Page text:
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Cyber concerns dampen enthusiasm for self-driving systems

Global survey finds data security is major worry regarding autonomous vehicles.

Truckers leery of self-driving technology, particularly in relation to cyber security, are not alone as a recent global survey found that the “fear of cybercrime” in relation to autonomous vehicles is widespread among motorists.

The survey – conducted among 1,000 licensed drivers aged 18 years and above each in China, Germany, and the U.S., by TUV Rheinland – found that on 34% of those motorists polled in the U.S. believe driverless cars will increase road safety. On top of that, people's doubts tend to increase and trust in the technology decreases as vehicles' level of automation goes up, TUV said. Only 15% of those polled in the U.S. said they fear "a deterioration of road safety" due to partial automation, while nearly half of those same respondents believe that road safety will deteriorate with the advent of completely driverless cars.

Fear of cybercrime in relation to autonomous vehicles is widespread among motorists, standing at 67% in the U.S., with most citing worries about “increased vehicle crime” due to people accessing the vehicles via technical means and data theft. This opinion regarding “data theft” was somewhat more prevalent in the U.S., TUV found; a particular fear cited by 52% of respondents.

Thus cyber-protection is important to 61% of those polled in the U.S., TUV said, but only 41% are “confident” that vehicle manufacturers can develop autonomous vehicles that are protected against unauthorized access.

The firm also found that most motorists are aware that data in modern vehicles is recorded and transmitted to automobile manufacturers, including data on the state of the vehicle (e.g., mileage, error messages) as well as vehicle movement data (e.g., speed, position) or person-specific data, such as style of driving or seat adjustment settings. Yet 55% of respondents in the U.S. said that they are rather poorly informed about which data is used for which purpose, who has access to the data, and how well-protected the data is. On top of that, only 42% of drivers polled in the U.S. said they are “willing” to pass on their data for updating and using new services such as for telematics services for parking space location, etc., TUV found.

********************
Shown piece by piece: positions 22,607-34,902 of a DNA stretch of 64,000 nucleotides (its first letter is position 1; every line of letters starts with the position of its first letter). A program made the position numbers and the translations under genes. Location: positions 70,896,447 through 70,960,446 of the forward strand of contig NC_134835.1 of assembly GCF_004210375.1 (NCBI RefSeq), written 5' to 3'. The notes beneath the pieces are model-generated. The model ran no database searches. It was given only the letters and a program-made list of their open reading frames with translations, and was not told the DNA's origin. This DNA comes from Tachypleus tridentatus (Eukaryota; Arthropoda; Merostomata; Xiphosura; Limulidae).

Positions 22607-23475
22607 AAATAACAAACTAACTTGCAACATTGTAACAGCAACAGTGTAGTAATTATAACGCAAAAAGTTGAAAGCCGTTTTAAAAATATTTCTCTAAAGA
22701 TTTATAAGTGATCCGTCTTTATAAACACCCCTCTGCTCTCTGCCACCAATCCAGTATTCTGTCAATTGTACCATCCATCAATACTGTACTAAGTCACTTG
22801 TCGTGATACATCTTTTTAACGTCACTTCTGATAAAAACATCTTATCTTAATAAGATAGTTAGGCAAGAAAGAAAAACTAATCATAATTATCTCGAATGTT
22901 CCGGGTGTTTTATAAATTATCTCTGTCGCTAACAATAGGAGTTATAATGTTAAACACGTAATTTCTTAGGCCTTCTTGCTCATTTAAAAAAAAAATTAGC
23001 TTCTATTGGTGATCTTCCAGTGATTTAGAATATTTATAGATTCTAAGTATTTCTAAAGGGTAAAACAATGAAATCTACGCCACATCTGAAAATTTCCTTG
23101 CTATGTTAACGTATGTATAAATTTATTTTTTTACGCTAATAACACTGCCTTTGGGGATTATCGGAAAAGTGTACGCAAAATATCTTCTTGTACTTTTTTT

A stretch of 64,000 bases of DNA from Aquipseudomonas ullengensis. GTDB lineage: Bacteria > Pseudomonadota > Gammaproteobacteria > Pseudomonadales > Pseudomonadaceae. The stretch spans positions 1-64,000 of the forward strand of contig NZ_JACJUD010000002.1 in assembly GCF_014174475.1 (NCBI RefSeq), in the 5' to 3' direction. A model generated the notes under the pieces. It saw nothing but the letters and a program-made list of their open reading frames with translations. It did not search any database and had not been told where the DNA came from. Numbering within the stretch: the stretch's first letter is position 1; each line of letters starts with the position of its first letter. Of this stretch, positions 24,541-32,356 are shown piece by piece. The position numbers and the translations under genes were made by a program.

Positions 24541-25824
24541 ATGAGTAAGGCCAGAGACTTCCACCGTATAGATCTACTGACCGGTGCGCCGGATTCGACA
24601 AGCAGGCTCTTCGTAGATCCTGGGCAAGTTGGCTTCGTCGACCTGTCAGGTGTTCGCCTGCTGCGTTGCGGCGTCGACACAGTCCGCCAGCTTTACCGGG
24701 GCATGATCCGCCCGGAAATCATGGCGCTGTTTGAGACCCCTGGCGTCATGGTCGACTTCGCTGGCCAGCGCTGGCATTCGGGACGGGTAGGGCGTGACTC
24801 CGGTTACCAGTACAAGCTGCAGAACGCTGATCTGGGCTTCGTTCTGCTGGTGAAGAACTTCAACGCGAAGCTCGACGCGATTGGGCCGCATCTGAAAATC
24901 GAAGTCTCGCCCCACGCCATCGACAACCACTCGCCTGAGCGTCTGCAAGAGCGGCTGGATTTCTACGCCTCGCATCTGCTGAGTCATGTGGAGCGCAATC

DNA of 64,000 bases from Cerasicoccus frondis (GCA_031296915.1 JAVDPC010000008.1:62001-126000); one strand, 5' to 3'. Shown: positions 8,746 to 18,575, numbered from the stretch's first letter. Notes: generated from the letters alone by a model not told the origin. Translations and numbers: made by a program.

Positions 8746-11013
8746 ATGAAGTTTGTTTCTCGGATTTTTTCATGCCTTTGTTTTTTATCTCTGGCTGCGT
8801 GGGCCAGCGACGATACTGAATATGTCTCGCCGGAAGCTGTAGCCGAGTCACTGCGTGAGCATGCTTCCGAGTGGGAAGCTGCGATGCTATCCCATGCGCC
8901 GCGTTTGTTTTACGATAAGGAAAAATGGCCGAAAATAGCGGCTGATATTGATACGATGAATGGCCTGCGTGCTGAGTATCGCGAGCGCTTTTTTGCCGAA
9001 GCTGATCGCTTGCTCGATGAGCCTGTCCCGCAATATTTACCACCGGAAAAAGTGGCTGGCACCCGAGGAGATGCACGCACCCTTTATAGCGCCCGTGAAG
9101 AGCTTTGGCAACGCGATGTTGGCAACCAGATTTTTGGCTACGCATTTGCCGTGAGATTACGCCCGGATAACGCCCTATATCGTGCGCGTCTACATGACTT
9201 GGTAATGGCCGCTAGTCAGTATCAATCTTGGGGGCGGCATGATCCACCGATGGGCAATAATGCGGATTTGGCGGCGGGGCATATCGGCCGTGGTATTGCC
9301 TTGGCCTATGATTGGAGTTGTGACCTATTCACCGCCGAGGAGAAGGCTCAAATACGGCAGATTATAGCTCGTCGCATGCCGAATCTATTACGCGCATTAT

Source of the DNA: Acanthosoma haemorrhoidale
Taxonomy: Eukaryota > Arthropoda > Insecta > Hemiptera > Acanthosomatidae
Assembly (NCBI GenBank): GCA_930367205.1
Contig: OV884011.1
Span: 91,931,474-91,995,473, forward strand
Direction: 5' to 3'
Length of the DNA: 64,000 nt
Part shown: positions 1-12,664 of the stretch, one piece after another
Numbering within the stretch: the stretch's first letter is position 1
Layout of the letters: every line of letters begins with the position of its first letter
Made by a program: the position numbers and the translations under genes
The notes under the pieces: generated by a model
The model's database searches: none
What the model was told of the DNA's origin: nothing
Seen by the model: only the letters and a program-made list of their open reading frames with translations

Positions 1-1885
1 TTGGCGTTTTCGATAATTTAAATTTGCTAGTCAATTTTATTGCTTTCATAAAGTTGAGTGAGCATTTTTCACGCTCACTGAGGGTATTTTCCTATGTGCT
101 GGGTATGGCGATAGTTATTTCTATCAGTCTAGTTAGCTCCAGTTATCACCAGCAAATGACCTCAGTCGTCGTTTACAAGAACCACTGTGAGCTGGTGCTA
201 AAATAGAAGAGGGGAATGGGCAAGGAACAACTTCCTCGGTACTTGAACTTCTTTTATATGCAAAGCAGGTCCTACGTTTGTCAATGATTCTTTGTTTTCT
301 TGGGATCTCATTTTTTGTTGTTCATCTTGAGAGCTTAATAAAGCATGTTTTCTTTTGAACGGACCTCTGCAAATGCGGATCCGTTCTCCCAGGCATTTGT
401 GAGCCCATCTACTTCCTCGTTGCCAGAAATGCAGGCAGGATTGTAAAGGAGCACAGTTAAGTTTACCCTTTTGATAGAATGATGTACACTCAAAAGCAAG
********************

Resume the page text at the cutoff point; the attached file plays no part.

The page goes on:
For respondents in the U.S., having a permanent option for the driver to take full control of the vehicle is also the top priority (47%), with proof of functional safety through tests coming in a close second (45%). Following in third place is the protection of the car against unauthorized access (43%), according to the company’s survey.

“The survey brings to light motorist perceptions that may impair the acceptance of autonomous vehicles and pose significant barriers to widespread adoption. It tells us we must give people much more information and communicate the benefits of autonomous technology more clearly,” noted Dr. Matthias Schubert, executive vice president of mobility at TUV, in the firm’s report. “To eliminate these kinds of obstacles, politicians and industry executives, in particular, need to do their homework.”

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